How did you enjoy last night’s Oscar Award ceremony? I, for one, enjoyed it immensely. Vain homilies from actors about the greatness of great acting. Platitudes about Martin Scorcese and the “magic of filmmaking.” The thrill and excitement of “Tree of Life” as a best movie of 2011. All of this provided the perfect ambient noise for a Sunday nap. Thank you, Academy. Of course, I didn’t watch the Oscars but I’m sure that what I described is what really took place since that’s what takes place every year. And did you actually watch “Tree of Life” all the way through without slipping into a coma? This was a movie about life? Please take me with you, tree stump of death.
If you want something more exciting than a staid and stuffy Oscar affair, look to other things. Paint drying. Bees. Bears swatting bees. Online movie marketing campaigns. Oh, I randomly like that last randomly thrown out one. Let’s run with it.
Some of the most successful movie marketing campaigns in recent memory have used the Internet and social media almost exclusively to fuel audience interest, or more precisely, audience engagement, in their movies. In this day and age, audiences expect more from their movies in terms of entertainment and titillation outside of actually watching the movies themselves – more participation, more teasers and updates, more extras like bonus videos and games, and more involved websites.
One of the most successful website hype machines ever for a movie was the one for “The Blair Witch Project.” The site boasted “found footage” from the movie, and included some informational lore and legend of the infamous witch that supposedly haunted Burkitsville, Maryland. As well, the Blair Witch marketing team boosted the belief in the footage’s “found” nature by spreading rumors about it among various online message boards. How effective was the online marketing campaign? En route to its 140 million dollar domestic box office results, many people still questioned whether the movie was real or staged. To put it another way, this campaign was entirely more convincing than the campaign for “Tree of Life” to be considered as a good movie, and not a sleeping aid.
Other successful websites that marketed movies? The one for “The Dark Knight” that looked like a district attorney campaign website for Harvey Dent (Two-Face), wherein “I believe in Harvey Dent” campaign posters morphed into a stark image of Heath Ledger’s Joker character with the phrase “See you in December.” This teaser helped set the Internet into an anticipatory frenzy for the release of “The Dark Knight” and Ledger’s star turn as the iconic Batman villain.
Although fans probably needed little help to get excited about the prospects of joining Buzz and Woody for another “Toy Story” sequel, two YouTube videos starring a cuddly plush purple bear that smelled like strawberries named “Lots-O’-Huggin’ Bear” certainly didn’t hurt. Both are presented as vintage commercials – one of which was ripped from an old Japanese VHS tape and features composed but excited Japanese children, one of which exclaims “kawaii!” Yes, very much so. And don’t forget the “Groovin’ with Ken” and “Ken’s Dating Tips” YouTube videos released at the same time. With the help of the YouTube video campaign, “Toy Story 3” went on to gross 415 million dollars domestically.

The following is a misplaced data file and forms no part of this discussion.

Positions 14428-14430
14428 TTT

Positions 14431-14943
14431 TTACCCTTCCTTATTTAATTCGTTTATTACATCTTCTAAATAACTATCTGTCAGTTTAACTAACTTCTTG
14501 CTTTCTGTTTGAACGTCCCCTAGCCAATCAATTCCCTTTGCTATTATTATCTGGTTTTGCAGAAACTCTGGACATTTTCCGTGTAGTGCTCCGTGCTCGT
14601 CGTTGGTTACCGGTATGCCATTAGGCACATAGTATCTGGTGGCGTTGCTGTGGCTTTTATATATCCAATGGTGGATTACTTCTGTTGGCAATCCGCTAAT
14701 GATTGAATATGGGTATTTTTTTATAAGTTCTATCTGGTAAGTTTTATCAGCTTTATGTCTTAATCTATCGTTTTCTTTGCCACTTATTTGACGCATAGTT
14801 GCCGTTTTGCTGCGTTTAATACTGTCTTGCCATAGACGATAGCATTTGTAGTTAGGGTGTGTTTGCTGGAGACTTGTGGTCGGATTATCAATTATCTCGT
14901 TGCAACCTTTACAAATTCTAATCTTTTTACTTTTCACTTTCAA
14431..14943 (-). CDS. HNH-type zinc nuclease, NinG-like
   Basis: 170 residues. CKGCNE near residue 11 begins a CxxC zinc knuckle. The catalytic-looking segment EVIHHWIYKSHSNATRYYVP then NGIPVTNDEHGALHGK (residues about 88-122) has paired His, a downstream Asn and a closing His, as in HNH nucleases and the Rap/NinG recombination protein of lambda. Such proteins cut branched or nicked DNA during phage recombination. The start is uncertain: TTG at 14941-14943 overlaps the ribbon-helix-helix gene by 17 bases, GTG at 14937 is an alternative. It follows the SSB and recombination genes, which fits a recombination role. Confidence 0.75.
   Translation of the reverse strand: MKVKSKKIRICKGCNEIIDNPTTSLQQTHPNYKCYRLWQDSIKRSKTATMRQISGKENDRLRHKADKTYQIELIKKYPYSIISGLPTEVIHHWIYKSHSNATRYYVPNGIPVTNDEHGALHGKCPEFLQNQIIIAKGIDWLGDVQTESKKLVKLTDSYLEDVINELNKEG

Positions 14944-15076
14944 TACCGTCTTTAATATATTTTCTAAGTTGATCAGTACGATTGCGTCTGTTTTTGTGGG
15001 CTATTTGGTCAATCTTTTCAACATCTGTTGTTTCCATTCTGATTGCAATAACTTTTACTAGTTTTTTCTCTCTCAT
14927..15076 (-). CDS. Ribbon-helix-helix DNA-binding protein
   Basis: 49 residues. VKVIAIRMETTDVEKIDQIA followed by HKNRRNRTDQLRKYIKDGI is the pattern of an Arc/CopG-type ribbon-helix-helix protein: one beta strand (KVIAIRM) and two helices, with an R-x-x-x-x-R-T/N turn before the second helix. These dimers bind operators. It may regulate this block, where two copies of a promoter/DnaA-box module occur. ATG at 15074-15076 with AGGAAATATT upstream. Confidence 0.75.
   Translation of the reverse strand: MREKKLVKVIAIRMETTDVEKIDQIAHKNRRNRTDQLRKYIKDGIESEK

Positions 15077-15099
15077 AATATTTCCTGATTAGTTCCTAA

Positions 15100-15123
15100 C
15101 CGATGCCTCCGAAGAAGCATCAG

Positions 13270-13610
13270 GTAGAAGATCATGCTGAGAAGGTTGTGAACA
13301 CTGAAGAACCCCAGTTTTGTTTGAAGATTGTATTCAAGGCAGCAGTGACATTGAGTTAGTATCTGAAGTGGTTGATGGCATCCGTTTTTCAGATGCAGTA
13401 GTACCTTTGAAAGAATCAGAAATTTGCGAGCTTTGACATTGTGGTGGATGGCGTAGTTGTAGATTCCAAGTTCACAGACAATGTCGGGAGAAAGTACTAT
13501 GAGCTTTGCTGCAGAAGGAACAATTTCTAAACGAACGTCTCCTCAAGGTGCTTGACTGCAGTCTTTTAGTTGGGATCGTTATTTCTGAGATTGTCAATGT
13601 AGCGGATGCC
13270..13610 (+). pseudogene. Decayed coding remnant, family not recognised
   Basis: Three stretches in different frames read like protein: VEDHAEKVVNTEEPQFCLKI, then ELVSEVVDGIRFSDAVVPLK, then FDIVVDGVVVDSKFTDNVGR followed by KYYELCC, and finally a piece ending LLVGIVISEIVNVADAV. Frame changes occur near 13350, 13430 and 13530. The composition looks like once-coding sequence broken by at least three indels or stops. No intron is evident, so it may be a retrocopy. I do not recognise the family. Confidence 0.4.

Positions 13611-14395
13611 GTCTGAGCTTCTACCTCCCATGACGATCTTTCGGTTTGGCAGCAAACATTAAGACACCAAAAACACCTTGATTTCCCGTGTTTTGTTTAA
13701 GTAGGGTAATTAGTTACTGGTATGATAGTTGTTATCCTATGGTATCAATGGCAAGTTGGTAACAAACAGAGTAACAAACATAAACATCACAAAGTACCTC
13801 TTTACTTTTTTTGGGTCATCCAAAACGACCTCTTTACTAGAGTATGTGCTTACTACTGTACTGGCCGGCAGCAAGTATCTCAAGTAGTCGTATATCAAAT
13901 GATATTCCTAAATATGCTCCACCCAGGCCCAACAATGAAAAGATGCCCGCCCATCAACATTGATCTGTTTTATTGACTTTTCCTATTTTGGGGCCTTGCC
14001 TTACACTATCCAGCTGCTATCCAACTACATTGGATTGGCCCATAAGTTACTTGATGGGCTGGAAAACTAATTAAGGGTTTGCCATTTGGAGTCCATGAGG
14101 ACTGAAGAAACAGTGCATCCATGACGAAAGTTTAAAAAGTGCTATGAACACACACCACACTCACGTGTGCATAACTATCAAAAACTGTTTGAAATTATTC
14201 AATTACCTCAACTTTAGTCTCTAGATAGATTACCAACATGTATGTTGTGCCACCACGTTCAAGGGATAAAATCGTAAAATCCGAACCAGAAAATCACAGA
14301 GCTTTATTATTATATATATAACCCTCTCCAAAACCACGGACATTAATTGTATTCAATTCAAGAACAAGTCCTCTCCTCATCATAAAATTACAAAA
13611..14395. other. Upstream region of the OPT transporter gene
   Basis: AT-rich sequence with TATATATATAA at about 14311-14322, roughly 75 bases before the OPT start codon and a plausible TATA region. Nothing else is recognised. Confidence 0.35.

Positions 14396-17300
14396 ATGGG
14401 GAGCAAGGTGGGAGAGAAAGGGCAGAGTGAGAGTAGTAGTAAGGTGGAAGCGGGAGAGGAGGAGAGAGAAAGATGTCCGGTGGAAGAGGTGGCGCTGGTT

In addition to videos released online of interviews with “dream experts,” the online marketing of “Inception” included the playable “Mind Crime” game. With details of the movie being kept under tight wraps by its director, Christopher Nolan, the “Inception” marketing campaign aimed to keep eager fans engaged even while they were not particularly in the know. The same can be said of “Cloverfield’s” marketing campaign, which used misdirection to keep media and prospective audience members guessing by constantly “renaming” the movie and including strange websites for each new title. Internet users were caught up speculating about what “Cloverfield” and it’s monster could actually be – ultimately, fans were disappointed when the movie was released and the whole thing was revealed to be a giant turd.
Lastly, let’s not forget the Internet phenomenon that was “Snakes on a Plane.” The ridiculous name alone set the Internet world ablaze, and because it was so ripe for parody it spawned poems, songs, videos and discussion everywhere about a movie that had not even been released. Wanting to meet the anticipation and buzz built up by the movie, the movie studios re-shot new scenes that featured nudity and snake gore for fans. They even added a line of dialogue to the movie that had showed up in a fake audio clip which many fans had heard and clamored for – “I want these motherf*cking snakes off the motherf*cking plane.” The movie marketing pièce de résistance though, was a website where you could enter a person’s brief details and have a prerecorded Samuel L Jackson call them up and yell something angrily at them. Well, what did you expect from Samuel L Jackson – a lullabye? After all of the buzz, however, “Snakes on a Plane” only garnered 61 million dollars at the box office, and fans who did shell out dough for a ticket may have exclaimed, “I want my motherf*cking money back.”
So what are some of the most effective techniques you’ve seen used in a viral marketing campaign?